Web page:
Society of Epirotes "Anagenesis"

The Establishment and goals of the Museum

"This museum is not only about the past; it is also about the present and certainly for the future."

                                                                                                                                                         W.R. West Jr.

At a General Assembly of ANAGENESIS-SOULIOTISSES it was decided, according to Article 2, paragraph 3 of their Charter, to establish a folkloric museum within the Epirotic Cultural Center, which would have as its goal the gathering, the preservation and the exhibition of articles belonging to the folkloric civilization of Epirus.

Our ambition is for this museum to be constantly enriched, to constitute a living witness to the labors and elegance of the Epirotic folk throughout the centuries.  Furthermore, we aspire to turn it to an educational place for the new generations of Epirus and the entire homogeneity.

We believe that the museum will play a basic role in the safekeeping and transmitting of the Epirotic heritage to the oncoming generations.

 

Historical background

The articles of the museum were collected due to an initiative of Mr. Christos Kossovitsas.

Most of the articles have been donated by members of our Society, other friends of Epirus and by the Society of Epirotic Studies, which uses the Epirotic Cultural Center as its office.

 

Articles of the Museum

The majority of the articles of the Museum are men and women's traditional costumes from the provinces of Zagori, Konitsa, Metsovo, Pogoni, Souli, Deropoli, Pindos and Ioannina.  There are also articles of needlework and weaving, silverware and gold, agricultural and home tools, photos, etc.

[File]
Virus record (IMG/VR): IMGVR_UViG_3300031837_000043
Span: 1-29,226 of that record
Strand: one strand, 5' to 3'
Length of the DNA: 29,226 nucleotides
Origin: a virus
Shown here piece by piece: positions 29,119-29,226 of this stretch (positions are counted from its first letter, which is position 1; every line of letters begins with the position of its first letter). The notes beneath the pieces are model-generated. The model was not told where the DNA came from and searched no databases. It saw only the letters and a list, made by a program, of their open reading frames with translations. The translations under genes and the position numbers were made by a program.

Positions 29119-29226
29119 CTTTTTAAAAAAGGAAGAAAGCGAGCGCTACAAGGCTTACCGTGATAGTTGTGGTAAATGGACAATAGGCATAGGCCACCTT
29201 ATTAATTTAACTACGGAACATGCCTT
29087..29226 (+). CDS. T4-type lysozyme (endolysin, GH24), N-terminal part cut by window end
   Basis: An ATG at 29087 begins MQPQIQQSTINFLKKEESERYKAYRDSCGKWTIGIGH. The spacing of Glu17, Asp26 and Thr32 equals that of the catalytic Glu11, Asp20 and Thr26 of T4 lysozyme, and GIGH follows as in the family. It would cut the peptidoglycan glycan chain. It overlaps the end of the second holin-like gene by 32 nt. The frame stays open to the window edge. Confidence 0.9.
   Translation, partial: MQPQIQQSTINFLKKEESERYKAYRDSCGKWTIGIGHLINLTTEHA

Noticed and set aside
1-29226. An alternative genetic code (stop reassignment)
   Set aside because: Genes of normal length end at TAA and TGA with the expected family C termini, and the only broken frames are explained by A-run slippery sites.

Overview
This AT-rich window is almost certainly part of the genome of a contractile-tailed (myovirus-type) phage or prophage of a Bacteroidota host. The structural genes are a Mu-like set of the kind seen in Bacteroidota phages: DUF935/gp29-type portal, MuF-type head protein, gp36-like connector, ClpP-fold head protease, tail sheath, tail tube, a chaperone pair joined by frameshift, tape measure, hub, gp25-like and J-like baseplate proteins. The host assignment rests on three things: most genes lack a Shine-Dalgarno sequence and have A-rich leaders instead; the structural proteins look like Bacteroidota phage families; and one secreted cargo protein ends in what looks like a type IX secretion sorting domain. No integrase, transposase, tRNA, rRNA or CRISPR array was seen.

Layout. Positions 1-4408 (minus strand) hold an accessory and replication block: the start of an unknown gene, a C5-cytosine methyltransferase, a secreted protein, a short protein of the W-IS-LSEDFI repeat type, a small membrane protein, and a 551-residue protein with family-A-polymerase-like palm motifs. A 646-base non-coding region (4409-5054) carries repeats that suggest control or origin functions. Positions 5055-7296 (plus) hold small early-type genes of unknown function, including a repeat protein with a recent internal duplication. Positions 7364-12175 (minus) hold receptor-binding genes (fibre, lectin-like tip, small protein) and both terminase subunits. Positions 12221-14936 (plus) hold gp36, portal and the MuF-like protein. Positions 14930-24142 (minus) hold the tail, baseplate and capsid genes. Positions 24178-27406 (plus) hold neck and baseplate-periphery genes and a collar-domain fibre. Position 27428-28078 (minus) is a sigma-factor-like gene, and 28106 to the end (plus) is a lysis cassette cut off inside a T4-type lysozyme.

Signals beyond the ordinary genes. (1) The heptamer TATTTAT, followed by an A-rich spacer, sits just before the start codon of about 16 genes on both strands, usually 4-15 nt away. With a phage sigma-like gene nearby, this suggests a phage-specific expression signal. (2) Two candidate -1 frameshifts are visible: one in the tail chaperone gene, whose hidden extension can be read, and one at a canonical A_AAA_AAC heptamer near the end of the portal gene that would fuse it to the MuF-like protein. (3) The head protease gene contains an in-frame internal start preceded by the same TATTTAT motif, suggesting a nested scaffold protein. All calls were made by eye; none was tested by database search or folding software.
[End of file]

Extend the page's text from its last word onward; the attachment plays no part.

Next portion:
Grand Opening Welcoming Speech

Astoria, NY, December 14, 2003

Dear Epirotes and Friends,

I am proud to welcome you to the grand opening of the Epirus Folklore Museum "Anagenesis-Souliotisses", the only museum in the Omogenia, and I would like to thank you for honoring us with your presence on this historic day.

"Anyone who plants his roots
deeply in the earth where he comes from
does not get uprooted
regardless of the fierceness of raging storms"

The deep love we have for our birthplace, the voluntary offerings of the members of our association and their active participation were the driving force of all our efforts (for the past 10 years) in making an idea and a dream come true.

Our Museum aims at collecting, safekeeping and propagating the rich Epirus folklore heritage.  It is also a gift to the wider community, which offers our young people a lofty aesthetic education that widens the horizons of knowledge and reminds our young descendants of their roots.

All the exhibit artifacts are bequests made by our members, friends of Epirus and other Hellenic institutions.  The exhibits are classified and presented as follows:

  1. Section of women's and men's costumes (the largest exhibit)
  2. Section of silver and gold craftworks
  3. Section of embroidery and weaving handcrafts
  4. Section of urban, agricultural and stock-farming tools
  5. Section of house wares
  6. Section of woodcarvings
  7. Section of photographs

Dear readers, allow me to briefly describe and offer comments in regard to the exhibit artifacts of each section, so as guests, you will be able to better understand the rich civilization of Epirus.

Starting with the traditional costume, I can say that the Epirus costume is impressive due to its many forms, colors and variations, something no one would expect given the fact that all the costumes originate from the small mountainous villages of Epirus.

Studies of special folklorists reveal that the mountainous morphology of the land, the climate, the secluded living in inaccessible settlements and expatiation has played a significant role in the making of this costume.